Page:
Could the potash market swing back into business now that Russian tycoon Suleiman Kerimov has announced he is selling his 21.75-percent stake in Uralkali for $3.7 billion?
Could the potash market swing back into business now that Russian tycoon Suleiman Kerimov has announced he is selling his 21.75-percent stake in Uralkali (MCX:URKA) for $3.7 billion?
Investors have been embracing the fertilizer sector once more as they watch buyers make plays for the piece of the fertilizer giant, according to RT.com. On Friday, word that Vladimir Kogan, an investor and prominent Russian lawyer, will purchase Kerimov’s share of the company made headlines. Kogan has been described by the media as Vladmir Putin’s once banker.
Fueled by speculation that the sale could mean Uralkali will once more partner with Belaruskali, the announcement breathed some life back into major potash producers. Uralkali saw a 6-percent increase in its share price, while Germany’s K+S (ETR:SDF) climbed over 3 percent on Monday.
A boost for potash prices?
Though potash producers saw a spike in their share price following news of the Uralkali sale, investors are being told to be cautious about diving back into the fertilizer market; some experts believe that any gains will be short-lived.
The expectation is that with a stake in Uralkali up for grabs, an agreement will finally be reached between the company and Belaruskali, with the European marketing arm for Belarusian Potash Company ultimately coming back online.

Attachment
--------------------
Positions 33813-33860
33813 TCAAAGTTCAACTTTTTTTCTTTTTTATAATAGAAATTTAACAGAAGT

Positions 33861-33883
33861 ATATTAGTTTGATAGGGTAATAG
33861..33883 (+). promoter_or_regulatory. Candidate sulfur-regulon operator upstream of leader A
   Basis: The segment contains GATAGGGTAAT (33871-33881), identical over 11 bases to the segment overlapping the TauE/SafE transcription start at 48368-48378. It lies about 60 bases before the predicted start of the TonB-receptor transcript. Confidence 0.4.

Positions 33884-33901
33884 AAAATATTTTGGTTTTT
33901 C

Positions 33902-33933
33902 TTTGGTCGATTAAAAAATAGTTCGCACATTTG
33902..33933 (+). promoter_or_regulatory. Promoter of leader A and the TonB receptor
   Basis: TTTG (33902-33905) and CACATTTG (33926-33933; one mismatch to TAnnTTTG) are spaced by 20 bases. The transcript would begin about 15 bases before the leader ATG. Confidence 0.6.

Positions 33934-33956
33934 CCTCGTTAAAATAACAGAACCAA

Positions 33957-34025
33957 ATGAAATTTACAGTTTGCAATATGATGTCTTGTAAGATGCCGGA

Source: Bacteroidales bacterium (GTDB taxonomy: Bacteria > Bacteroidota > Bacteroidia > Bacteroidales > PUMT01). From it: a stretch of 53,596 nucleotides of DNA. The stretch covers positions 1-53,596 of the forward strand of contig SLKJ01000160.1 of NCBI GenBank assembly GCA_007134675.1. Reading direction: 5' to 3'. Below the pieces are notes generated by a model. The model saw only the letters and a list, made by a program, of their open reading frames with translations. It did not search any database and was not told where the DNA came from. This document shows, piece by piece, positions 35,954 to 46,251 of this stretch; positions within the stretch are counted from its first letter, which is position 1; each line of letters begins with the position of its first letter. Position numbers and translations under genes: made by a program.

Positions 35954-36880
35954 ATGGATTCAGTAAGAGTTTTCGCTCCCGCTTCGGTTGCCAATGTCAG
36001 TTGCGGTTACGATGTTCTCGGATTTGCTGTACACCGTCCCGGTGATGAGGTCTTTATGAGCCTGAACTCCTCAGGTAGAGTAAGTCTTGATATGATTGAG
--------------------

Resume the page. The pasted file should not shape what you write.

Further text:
“A lot of investors want to believe that eventually Russia and Belarus will market potash again together,” BMO Nesbitt Burns analyst Joel Jackson told The Globe and Mail. “Every day there’s new speculation. In the end you want to focus on what the players are actually doing in the business. We’ve seen prices come down significantly and we’ve seen Uralkali and Belaruskali go into the market on their own. Until we see differently, there is no reason to think they are getting back together again.”
Echoing Jackson was Elena Sakhnova from VTB Capital — she remains skeptical of the optimism in the market following the latest developments in Russia.
“There is no reason for this optimism,” Sakhnova told Bloomberg. “Even if Kerimov sells, it will take time for a new owner to agree on terms of cooperation with Belarus. Even assuming the cartel will be back, it won’t help the market to recover quickly.”
As the dispute between Belarus and Russia plays out, investors should exercise caution in playing potash for the long haul.
Securities Disclosure: I, Vivien Diniz, hold no investment interest in any of the companies mentioned.